Lives of the fellows

Silvio Benaim

b.11 April 1925 d.10 January 2008
MRCS LRCP(1948) MB BS Lond(1948) MRCP(1952) DPM(1956) FRCP(1971) FRCPsych(1971)

Silvio Benaim was a senior consultant psychiatrist at the Royal Free Hospital, London. He was born in Florence, Italy, the son of Angelo Benaim, a solicitor, and his wife Elena née D’Ancona. She was the daughter of Paolo D’Ancona, professor of the history of art at the University of Milan. When Silvio was in his early teens, the family left Italy after the introduction of anti-Jewish legislation. He quickly assimilated and learnt to speak English without a trace of an accent. Educated at Leighton Park School in Reading and University College School, he proceeded to study medicine at London University and the Westminster Hospital.

He qualified in medicine in 1948, and began various house jobs in different aspects of medicine, including chest disorders at the London Chest Hospital in 1951 and neurology at the West End Hospital for Nervous Diseases from 1951 to 1952. The following year he joined the staff of the Maudsley Hospital and began six years of training in psychiatry. He was appointed consultant psychiatrist and medical adviser to the Halliwick Hospital in 1959. This was a newly constructed (1958) part of Friern Hospital and he gradually assumed duties there as well, which he did not find very satisfactory as his specialist interest was in curable psychiatric conditions. In 1969 he became consultant physician in psychological medicine to the Royal Free Hospital and he found this more congenial as he enjoyed direct contact with his patients. He also built up a thriving private practice, which he continued to run until ill health forced him to give it up in his late 70s.

Many of his scientific papers were of interesting case studies. One, which attracted much attention, was a vivid description of an incidence of hysterical falling in a London comprehensive school when, initially, eight of the pupils and a teacher collapsed in class. The instigator of the outbreak, when hospitalised for tests, managed to cause a ‘pseudo-pregnancy’ epidemic on her ward. This was written up, jointly with J Horder and J Anderson, as ‘Hysterical epidemic in a classroom’ (Psych med, 1973, 3, 366-73).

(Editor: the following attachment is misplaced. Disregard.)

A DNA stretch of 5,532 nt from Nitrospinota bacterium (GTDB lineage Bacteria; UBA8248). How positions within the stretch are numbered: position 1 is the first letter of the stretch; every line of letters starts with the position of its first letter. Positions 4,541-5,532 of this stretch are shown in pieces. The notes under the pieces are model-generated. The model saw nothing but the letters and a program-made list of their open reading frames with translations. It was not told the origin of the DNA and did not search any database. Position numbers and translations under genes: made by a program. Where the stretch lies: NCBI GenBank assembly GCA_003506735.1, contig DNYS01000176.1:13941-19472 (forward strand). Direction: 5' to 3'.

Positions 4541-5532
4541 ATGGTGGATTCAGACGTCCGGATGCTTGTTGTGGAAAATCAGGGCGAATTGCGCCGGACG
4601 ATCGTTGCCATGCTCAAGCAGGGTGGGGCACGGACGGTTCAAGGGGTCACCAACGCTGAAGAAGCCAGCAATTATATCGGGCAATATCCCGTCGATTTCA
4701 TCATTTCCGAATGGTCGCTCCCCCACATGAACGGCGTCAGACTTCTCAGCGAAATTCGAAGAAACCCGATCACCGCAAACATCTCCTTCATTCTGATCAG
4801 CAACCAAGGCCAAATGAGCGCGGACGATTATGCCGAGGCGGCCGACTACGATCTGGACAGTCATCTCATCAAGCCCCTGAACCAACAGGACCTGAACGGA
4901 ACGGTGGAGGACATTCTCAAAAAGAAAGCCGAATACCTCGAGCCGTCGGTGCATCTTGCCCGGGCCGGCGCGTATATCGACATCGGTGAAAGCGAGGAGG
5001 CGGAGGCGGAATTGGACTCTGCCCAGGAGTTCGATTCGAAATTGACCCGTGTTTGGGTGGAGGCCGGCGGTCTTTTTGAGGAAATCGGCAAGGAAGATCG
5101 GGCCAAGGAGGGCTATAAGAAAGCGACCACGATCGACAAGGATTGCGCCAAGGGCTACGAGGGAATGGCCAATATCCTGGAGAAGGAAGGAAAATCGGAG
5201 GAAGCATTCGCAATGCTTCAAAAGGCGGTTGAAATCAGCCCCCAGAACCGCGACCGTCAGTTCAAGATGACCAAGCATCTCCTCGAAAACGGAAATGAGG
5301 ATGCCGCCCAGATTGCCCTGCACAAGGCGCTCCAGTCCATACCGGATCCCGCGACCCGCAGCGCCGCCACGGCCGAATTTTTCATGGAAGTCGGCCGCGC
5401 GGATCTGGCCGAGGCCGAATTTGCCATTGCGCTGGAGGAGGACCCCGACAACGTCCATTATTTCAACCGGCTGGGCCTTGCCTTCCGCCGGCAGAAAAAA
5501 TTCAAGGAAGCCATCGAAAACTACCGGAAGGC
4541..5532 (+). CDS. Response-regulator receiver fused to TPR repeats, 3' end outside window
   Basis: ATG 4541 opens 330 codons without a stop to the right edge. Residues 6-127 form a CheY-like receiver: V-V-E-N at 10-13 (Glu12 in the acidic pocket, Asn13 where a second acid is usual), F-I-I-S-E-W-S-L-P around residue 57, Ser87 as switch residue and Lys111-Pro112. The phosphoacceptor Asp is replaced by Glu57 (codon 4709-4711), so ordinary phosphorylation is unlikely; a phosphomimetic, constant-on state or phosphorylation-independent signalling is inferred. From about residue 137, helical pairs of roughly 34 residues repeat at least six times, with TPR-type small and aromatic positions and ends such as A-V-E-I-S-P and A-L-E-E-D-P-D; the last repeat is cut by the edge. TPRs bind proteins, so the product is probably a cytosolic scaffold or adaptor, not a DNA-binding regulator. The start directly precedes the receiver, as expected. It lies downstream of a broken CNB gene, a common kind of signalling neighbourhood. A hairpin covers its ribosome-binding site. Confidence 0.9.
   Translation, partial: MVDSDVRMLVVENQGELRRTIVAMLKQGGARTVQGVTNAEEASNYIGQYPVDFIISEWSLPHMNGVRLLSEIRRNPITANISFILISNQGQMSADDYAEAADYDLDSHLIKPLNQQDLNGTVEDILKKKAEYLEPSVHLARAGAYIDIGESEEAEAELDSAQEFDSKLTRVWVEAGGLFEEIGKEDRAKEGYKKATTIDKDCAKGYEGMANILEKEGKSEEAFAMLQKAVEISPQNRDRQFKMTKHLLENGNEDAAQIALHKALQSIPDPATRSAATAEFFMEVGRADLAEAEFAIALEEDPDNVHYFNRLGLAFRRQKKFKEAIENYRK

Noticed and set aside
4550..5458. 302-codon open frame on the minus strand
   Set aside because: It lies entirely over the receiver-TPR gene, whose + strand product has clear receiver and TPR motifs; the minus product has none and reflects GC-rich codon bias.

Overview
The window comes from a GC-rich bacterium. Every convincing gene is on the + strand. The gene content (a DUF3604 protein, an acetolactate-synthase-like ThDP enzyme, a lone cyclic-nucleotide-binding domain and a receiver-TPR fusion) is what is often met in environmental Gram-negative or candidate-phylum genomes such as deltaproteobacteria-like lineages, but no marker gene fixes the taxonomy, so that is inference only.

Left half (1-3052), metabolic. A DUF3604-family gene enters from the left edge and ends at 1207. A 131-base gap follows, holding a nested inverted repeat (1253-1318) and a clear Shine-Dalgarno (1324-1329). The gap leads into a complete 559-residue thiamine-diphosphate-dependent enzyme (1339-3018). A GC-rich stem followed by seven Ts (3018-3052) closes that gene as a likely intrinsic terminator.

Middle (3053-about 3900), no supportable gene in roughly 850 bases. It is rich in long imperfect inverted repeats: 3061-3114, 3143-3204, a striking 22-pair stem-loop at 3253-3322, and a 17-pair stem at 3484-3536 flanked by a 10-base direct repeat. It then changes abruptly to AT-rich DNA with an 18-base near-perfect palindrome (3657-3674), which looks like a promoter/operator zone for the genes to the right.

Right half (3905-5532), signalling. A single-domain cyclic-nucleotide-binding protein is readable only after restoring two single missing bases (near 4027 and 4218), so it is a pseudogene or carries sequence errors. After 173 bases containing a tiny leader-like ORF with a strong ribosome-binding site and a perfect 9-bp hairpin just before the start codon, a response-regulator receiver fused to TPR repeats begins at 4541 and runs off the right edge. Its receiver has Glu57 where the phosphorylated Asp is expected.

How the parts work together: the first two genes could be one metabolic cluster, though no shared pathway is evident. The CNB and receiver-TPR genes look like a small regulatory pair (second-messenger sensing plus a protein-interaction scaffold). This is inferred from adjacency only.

As might be expected from someone with his approach to psychiatric problems, much of his research was into antidepressant and antipsychotic drugs. He was involved in the early work on the use of lithium in bipolar disorder and published the results of his 17 year study jointly with C Page and F Lappin as ‘A long-term retrospective follow-up study of patients treated with prophylactic lithium carbonate’ (Brit j psych, 1987, 150, 175-9). The outcome was impressive; nearly 50% of patients had a full response and 40% of the rest had some beneficial effects.

He did not forget his Italian origins and maintained a holiday home near Siena. In the 1960s, when he first visited the old style Italian mental hospitals, patients were still tied to their beds, the superintendant taking the view that ‘physical restraint was less harmful than chemical restraint’. Standards of care for psychiatric patients varied enormously throughout the country and were not enhanced by an initiative which ran down the old mental hospitals and put patients on general wards. He discussed this in his paper ‘The Italian experiment’ (Psychiatr bull, 1983, 7, 7-10).

A supporter of the arts and an artist himself, he was appointed a member of the general advisory council to the Independent Television Authority in 1968.

In 1974, he married Agnes née Kirkland, her father, William Reid, was the manager of a rubber plantation in Malaysia. They had three sons, of whom the second was called Michael, and, when he died, he was survived by his wife, children and four granddaughters.

RCP editor

[Psychiatr bull 2008 32 318-9]

(Volume XII, page web)

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